By Alan Prendergast
By Michael Roberts
By Michael Roberts
By Amber Taufen
By Patricia Calhoun
By William Breathes
By Michael Roberts
By Melanie Asmar
Later in the evening, Larry King weighs in on JonBenét, as does CNN's Burden of Proof program and the Fox News Channel's Hannity & Colmes, whose guests include New York-based lawyer/gadfly Darnay Hoffman and, mmm-hmm, Peter Boyles. The various NBC cable properties keep the redundancies coming, too, despite the dearth of any new information to report. Seldom has so much been said about so little.
WEDNESDAY, OCTOBER 13
6:23 a.m.: Flop -- here come the Post and the News again. This time, the Post deigns to acknowledge the JonBenét carnival up front, but the headline of its page-one story, "Media's Vigil Continues in JonBenét Jury Probe," makes it sound as if the press were practicing a new religion -- which might not be far off. The piece runs below the fold, beneath not one, but two photos of basketballer Wilt Chamberlain, who died the previous day. But the Rocky exhibits no such shyness, relegating Wilt the Stilt to the lower left-hand corner under a big photo of a gaggle of camera operators outside the Justice Center. Over it are the words "Anxious Wait for JonBenét Grand Jury's Decision." God, the suspense is incredible!
Over on Channel 9, reporter Lori Hirosa reports that several TV crew members are sleeping in their vans -- scoopage! But very much awake is the forty-something Pennsylvania mother who uses the pseudonym Mrs. Brady on her nationally recognized Ramsey-centric Web page, at www.joshua-7.com/mrsbrady. Previously profiled in these pages ("The Mom Squad," September 10, 1998), Mrs. Brady has an update online by 6:30 a.m. complete with a staggeringly lengthy roundup of JonBenét stuff from Tuesday introduced by the comment, "Tick, tick, tick...hurry up and wait. Maybe today?"
8:26 a.m.: The media folks in Boulder have grown so bored that they're beginning to interview each other. On KOA, Michael Tracey, the credibility-challenged University of Colorado journalism prof behind the "documentary" The Case of JonBenét: The Media Versus the Ramseys, is followed to the microphone by Burden of Proof's Greta Van Susteren and Carol McKinley, who managed to parlay her time working the Ramsey beat for KOA into an on-camera gig for Fox News; McKinley says authorities are threatening to charge reporters who pester grand jurors or venture into the so-called media-free zone. The big names joining Boyles on KHOW this morning are Richard Gooding, credited with breaking the story about Newt Gingrich's mistress, and ABC's Jeffrey Toobin, who got his first significant face time during the O.J. Simpson trial. Toobin says that Boyles asked him the day before if anyone would shed a tear were a bomb to destroy the Justice Center media encampment. This "haunting question," he goes on, had a lot to do with him not sleeping well the previous night.
3:30-4:59 p.m.: Hours of time-wasting end when the grand jurors depart and Boulder district attorney reps hint that some kind of statement will be coming shortly. Thirty minutes later, Channel 7 block of wood Steve Saunders asks Craig Silverman, once a Denver prosecutor, to read the tea leaves. Silverman says that the grand jurors "didn't look like a happy group" when they exited (he bases this opinion on their refusal to make eye contact with him) and hints that evidence was removed from the Justice Center and a paper shredder was brought inside. Saunders takes all this in before warning, "We don't want to make too much of what we don't know right now." There's some good advice.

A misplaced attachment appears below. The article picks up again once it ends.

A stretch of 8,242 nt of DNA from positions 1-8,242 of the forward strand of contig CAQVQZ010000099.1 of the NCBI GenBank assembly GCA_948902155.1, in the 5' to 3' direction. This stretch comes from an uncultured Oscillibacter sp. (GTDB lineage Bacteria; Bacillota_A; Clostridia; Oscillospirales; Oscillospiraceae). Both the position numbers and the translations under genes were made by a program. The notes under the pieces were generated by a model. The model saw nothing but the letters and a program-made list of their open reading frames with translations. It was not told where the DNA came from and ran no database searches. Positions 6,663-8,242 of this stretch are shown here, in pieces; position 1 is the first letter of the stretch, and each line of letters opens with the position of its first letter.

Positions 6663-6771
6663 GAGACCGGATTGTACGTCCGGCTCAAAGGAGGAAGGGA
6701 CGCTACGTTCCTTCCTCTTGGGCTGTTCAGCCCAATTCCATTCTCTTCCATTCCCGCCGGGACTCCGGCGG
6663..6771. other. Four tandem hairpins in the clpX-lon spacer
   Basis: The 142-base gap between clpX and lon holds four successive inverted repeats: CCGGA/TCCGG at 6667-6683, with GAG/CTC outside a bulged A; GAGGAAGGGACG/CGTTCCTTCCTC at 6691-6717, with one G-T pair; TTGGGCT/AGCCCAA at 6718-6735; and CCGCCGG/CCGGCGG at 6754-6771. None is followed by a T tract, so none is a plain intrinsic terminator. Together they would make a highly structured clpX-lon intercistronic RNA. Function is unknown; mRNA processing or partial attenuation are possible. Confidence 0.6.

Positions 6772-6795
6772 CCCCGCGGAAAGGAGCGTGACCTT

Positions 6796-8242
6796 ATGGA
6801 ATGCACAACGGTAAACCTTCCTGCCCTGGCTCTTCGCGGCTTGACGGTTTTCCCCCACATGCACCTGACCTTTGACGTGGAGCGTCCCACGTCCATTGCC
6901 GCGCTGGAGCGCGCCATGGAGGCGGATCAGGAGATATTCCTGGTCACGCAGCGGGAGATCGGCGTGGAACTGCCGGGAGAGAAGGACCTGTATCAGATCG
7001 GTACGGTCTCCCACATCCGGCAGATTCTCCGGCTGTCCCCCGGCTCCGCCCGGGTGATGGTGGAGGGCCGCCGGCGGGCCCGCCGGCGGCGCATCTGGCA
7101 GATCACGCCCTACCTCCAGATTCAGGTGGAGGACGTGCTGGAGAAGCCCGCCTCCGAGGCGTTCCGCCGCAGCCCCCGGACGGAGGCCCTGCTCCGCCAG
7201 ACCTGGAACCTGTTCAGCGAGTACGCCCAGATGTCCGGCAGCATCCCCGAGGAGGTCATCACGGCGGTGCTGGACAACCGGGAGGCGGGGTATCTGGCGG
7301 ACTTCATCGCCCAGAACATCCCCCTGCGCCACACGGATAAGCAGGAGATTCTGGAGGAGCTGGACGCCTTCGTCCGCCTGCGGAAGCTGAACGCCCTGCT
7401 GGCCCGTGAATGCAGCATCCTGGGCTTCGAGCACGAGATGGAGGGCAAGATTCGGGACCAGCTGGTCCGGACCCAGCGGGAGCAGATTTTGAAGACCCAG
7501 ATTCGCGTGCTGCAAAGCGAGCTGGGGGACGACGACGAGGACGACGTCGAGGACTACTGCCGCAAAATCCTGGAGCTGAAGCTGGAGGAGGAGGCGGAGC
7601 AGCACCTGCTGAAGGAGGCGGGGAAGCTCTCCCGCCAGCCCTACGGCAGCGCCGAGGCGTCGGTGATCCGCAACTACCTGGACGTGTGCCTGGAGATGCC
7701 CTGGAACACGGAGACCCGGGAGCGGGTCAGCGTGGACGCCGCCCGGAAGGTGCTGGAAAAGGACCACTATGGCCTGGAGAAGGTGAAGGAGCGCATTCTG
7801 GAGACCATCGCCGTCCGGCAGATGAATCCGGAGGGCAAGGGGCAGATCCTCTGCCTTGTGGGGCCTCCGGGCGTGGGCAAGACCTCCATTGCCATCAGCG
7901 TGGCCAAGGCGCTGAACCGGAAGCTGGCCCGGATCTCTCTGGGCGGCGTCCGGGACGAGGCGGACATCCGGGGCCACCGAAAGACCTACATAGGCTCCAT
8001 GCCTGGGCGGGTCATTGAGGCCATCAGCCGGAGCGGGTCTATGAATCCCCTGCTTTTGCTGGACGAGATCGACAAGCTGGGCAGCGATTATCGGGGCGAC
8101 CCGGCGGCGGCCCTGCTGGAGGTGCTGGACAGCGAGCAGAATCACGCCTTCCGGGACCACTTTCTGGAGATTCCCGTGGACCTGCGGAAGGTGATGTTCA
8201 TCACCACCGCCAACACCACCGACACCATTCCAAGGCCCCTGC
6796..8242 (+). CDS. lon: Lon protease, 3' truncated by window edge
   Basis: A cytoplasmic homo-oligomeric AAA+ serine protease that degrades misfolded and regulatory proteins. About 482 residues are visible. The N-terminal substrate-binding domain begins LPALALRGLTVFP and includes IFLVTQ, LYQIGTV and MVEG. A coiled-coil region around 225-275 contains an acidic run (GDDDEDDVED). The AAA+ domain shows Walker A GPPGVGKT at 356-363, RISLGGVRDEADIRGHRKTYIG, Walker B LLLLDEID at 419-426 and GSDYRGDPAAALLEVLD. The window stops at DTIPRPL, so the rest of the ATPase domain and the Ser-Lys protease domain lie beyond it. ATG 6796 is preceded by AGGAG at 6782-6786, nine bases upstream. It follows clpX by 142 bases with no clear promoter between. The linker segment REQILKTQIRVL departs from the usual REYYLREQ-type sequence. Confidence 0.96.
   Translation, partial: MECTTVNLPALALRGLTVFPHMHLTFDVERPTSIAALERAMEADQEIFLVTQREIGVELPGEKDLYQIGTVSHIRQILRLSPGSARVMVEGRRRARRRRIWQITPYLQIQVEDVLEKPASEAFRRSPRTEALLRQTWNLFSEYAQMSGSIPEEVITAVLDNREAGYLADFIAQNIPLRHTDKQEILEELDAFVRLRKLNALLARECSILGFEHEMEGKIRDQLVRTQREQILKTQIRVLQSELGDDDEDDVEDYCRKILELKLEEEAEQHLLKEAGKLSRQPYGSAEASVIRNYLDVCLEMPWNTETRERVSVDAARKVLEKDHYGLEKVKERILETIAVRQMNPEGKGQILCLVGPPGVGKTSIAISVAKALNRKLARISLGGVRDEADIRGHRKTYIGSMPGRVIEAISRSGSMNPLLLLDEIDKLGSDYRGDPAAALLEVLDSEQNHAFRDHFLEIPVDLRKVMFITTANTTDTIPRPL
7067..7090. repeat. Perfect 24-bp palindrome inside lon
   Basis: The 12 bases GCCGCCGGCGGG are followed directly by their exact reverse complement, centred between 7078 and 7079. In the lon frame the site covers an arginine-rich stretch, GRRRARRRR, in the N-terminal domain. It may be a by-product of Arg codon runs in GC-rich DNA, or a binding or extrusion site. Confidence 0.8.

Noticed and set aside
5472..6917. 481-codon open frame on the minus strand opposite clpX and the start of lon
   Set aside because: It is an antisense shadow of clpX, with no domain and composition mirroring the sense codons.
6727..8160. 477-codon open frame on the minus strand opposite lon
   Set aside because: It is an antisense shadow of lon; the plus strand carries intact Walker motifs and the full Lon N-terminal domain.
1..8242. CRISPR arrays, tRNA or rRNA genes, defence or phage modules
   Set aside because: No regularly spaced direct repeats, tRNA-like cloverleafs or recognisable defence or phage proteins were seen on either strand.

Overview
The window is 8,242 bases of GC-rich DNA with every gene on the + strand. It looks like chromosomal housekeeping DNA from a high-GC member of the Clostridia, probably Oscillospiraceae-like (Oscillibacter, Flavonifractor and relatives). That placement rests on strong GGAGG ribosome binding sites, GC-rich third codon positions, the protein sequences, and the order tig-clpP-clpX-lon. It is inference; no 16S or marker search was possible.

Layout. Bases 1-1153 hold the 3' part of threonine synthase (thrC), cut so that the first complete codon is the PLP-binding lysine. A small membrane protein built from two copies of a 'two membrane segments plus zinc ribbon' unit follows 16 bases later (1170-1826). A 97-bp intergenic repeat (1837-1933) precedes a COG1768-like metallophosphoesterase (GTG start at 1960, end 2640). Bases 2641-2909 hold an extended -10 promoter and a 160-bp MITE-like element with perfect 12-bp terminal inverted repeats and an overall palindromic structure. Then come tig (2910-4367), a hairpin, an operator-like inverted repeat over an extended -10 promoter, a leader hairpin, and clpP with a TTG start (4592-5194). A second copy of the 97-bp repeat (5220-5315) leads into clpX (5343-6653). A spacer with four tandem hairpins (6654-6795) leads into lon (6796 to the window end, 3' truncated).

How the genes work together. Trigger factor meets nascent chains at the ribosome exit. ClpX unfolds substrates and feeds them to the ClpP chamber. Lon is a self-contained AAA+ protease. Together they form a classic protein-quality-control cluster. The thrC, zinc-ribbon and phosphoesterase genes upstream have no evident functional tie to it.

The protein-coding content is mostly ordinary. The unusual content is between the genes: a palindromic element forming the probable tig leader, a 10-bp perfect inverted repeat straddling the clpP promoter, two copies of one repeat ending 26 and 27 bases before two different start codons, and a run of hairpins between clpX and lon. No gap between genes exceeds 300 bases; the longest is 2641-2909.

Minutes later, the media begins reporting that Alex Hunter will be making "an announcement of significance" at 5 p.m. On KHOW, host Rivers promises that Peter Boyles will be on the air immediately after Hunter's remarks -- as if anyone could stop him. Already in position on Fox News is Darnay Hoffman, who notes, quite accurately, that most Boulderites haven't been as fixated on the case as have people elsewhere in the country. "Boulder, I think, is sick of this," he says. He also believes that the grand jurors looked happy, not sad. Guess he and Silverman will have to duke it out over that.
5 p.m.: Hunter walks toward the press throng with Channel 4 reporter Brian Maass alongside him babbling banalities into a cell phone: "He's wearing a gray, pin-striped suit," Maass says, as if no one can see Hunter but him. The district attorney eventually ditches Maass at the speaker's platform and drops the bombshell that's not really a bombshell: The grand jury won't be coming back, and no one will be indicted. Gasp.
5:09-10:30 p.m.: The analysis frenzy begins. CNN's Van Susteren isn't surprised. Fox News's McKinley quotes Henry Lee, a forensic expert with O.J. credentials whom Hunter consulted, as saying, "They're beating a dead horse" and claims that the case at this point "is like the sound of one hand clapping." The Post's Chuck Green and attorney Pozner take opposite sides on MSNBC, where John Gibson declares that the extravaganza is ending "with a whimper, not a bang" -- a phrase used moments later on Channel 4 by Mimi Wesson, a CU law professor. On Channel 7, expert Silverman offers, "What we have here is a lot of sound and fury signifying nothing," while Adams County District Attorney Bob Grant gives things a more positive spin: "Everyone involved will continue to try and make this a prosecutable case in court." Then Boyles, who's introduced as a guy whose radio program is "all JonBenét all the time," turns up on Fox News; "I'm sad," he says sadly. "It may be a sad day for American justice." Not to mention how sad it is for people who've grown accustomed to being on national cable shows every night.